Is Apple starting to unravel without Steve Jobs?

“Apple Inc.’s shares are now down nearly 15% since they briefly passed the $700 mark in mid-September,” Therese Poletti reports for MarketWatch.

“The latest pinch happened on Wednesday, after the two-day trading hiatus, when the stock slipped nearly 1.5% in reaction to the company’s biggest management shake-up in years, which pushed out the polarizing head of mobile software, Scott Forstall,” Poletti reports. “While analysts have tried to soothe investors that all is well with their beloved Apple, there are increasing jitters about the changes in Cupertino, Calif., in the post-Steve Jobs era… That perspective is still in the minority. The Wall Street Journal noted Wednesday that Apple, under Cook, is run ‘more smoothly than under Mr. Jobs, when employees lived in constant fear of falling victim to a Jobs tirade or a whim,’ and that the recent shake-up demonstrates Cook’s resolve to ‘tackle thorny personnel issues that Mr. Jobs let fester.'”

Poletti reports, “everal analysts agreed, maintaining bullish views on the company despite the surprise departures that also included newly hired retail head John Browett. ‘This isn’t the first time that senior executives have departed the company,’ wrote Shaw Wu, an analyst with Sterne Agee, in a note to clients Tuesday, listing a stream of exec exits over the years that have included former finance chief Fred Anderson to hardware-engineering leader Jon Rubenstein. ‘The company has arguably not missed a beat,’ Wu continued, adding that ‘this is a testament to Apple’s strong culture that continues to endure despite changes in personnel through the years.'”

Read more in the full article here.

MacDailyNews Take: The answer to the headline is: No. Quite the opposite, in fact.

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29 Comments

    1. And another Jobs-related nonsense is that people were so-in-the-fear of him. There are ancient scary tales from the past when it was true, but at all times people understood Jobs’ tamper, and they worked for him for decades. If they would be truly feared, then they could not perform that well. Also, no one was really fired by jobs in the latest decades just on a whim — however angry he could be with his tirades of rage.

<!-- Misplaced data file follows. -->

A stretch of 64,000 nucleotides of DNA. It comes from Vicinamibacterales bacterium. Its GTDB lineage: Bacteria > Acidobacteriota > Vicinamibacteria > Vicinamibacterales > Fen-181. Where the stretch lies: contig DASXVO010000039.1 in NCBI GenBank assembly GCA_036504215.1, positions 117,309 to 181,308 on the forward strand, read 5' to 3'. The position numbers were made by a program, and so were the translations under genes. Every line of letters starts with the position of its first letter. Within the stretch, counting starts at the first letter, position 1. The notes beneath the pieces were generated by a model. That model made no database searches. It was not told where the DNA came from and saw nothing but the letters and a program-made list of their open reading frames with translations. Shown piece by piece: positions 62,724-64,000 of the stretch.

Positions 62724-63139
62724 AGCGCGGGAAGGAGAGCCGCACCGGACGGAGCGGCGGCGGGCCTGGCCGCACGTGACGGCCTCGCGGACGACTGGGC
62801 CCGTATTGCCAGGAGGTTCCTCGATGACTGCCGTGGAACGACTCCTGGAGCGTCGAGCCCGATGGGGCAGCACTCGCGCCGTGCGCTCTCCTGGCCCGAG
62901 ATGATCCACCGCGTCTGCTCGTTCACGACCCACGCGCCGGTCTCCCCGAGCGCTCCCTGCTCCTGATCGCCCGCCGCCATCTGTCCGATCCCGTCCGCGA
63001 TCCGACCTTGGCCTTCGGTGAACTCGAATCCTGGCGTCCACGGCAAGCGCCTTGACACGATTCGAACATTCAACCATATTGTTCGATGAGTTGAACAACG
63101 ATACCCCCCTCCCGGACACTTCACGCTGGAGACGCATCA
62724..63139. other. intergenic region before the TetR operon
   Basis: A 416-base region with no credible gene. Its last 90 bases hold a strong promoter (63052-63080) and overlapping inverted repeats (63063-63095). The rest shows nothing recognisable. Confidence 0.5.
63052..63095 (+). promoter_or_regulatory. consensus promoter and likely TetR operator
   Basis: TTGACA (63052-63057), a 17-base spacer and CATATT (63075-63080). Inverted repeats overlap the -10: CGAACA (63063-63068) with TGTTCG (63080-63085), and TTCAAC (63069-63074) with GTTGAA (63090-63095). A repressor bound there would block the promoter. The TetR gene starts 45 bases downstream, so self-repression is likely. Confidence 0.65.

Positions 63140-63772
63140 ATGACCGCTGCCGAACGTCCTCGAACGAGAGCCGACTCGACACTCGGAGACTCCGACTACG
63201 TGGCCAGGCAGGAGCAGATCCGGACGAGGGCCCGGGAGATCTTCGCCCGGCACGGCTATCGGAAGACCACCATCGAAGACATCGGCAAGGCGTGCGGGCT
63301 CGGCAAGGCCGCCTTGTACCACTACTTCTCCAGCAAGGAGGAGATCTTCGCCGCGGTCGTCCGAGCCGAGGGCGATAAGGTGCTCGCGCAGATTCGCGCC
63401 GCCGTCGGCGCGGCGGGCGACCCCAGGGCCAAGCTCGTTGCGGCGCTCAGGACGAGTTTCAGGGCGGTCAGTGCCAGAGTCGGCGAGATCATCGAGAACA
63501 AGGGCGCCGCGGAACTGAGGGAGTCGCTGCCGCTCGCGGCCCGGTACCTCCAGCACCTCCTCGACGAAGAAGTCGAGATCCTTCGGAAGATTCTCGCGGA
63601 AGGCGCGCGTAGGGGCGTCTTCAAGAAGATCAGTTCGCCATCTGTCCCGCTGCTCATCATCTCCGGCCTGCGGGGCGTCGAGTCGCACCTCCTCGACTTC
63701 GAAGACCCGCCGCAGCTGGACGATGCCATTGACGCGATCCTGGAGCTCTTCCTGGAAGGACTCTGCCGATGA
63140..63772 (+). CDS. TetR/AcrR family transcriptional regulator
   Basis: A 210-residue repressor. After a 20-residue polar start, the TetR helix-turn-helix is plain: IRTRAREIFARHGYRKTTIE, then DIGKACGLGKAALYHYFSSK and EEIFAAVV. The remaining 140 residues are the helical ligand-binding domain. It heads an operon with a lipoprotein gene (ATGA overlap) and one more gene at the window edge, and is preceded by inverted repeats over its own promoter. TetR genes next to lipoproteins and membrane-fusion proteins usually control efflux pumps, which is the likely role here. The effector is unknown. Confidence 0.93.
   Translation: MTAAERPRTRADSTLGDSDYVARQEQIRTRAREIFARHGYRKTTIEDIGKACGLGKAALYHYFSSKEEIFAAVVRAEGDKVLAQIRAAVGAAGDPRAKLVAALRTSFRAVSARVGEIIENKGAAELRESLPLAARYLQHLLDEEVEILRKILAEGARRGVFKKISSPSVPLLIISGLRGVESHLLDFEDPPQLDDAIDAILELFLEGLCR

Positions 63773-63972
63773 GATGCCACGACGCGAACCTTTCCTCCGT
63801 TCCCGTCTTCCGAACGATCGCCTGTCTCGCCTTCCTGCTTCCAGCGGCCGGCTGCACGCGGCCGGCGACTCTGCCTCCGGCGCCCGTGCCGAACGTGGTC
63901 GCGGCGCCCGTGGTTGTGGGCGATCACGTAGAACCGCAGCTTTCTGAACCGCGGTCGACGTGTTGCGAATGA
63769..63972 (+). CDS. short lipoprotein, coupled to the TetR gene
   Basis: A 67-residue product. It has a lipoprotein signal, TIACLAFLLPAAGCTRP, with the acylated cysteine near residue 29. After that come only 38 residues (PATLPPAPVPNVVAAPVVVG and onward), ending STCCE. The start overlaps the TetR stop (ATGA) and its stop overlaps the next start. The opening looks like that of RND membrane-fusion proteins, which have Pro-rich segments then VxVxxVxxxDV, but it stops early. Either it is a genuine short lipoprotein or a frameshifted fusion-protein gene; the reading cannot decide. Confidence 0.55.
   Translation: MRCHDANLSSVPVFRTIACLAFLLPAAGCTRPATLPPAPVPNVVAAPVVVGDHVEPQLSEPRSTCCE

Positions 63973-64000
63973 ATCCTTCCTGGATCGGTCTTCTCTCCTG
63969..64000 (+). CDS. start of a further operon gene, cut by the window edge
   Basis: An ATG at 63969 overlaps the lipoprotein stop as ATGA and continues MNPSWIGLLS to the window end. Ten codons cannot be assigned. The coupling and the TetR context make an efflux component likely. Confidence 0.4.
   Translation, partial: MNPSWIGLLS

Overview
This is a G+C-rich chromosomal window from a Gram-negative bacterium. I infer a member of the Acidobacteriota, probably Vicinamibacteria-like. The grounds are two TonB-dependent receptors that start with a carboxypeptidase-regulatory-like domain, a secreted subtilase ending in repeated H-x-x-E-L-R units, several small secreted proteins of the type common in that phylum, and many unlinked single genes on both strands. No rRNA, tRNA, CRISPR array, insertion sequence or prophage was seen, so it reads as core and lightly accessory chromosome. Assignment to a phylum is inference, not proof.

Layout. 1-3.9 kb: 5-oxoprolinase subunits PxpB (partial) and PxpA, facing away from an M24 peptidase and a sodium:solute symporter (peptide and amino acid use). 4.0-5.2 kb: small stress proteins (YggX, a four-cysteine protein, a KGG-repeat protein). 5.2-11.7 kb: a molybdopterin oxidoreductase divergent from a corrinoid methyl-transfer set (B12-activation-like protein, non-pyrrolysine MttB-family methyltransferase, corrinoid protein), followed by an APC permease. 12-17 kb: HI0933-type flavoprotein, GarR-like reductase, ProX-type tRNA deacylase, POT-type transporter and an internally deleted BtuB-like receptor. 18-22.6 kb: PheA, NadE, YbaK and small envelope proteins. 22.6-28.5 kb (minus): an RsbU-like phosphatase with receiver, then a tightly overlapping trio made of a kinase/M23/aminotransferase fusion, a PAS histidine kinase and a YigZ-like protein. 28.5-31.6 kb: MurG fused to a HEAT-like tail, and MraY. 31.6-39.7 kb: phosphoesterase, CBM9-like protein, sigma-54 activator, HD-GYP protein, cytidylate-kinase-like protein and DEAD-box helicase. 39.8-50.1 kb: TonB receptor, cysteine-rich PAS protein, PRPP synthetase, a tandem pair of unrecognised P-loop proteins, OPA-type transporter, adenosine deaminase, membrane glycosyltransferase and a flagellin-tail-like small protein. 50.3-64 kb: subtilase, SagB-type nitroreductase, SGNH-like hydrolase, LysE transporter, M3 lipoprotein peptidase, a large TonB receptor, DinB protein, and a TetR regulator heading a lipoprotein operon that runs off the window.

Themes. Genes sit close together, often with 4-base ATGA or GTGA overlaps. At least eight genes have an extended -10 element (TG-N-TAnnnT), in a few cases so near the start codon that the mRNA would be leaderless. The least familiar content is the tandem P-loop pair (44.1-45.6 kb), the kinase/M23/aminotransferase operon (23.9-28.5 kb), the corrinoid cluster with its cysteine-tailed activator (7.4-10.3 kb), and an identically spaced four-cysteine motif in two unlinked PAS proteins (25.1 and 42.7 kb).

2. if all you think about is markets and shares
      then Cook is the right man for you.

      sadly Apple did not re-invent itself by the climb of market shares and stock pricing

      it has been and remains solely true – the products and quality and the simplicity of use – not the simplicity of design – made Apple what Apple has always been from the beginning

      the re-investion of Apple was the birth of iOS and
      hence Apple Inc. So the driving force is Apple’s iDevices – not the stock market… no matter how high or how low… Apple Inc is all about iOS and the spin off of OSX into smaller sweeter kinder simpler computing power – Kicking Scott out was the worse News yet for Apple… But the aftermath of those who have been in the shift for new positions will honestly be the crumble pie for Apple as it implodes. And so, mark my words today – like it or not – blame Tim Cook.

  1. Umm, No. Once and a while their stock goes on sale. It’s just time to buy more. They will undoubtedly have more products/updates closer to Christmas, sales will be fine.

    1. Exactly. Investors know what they are investing in. Fools gamble, and some get rich sometimes. Investors have done well with Apple. Screw everyone else, what use are they to Apple?

    2. apple already did from September to October. all updates, and new products are done. the question is how apple will sell many of them as many as possible? it won’t be better than last year. ipad mini will piss off apple performance.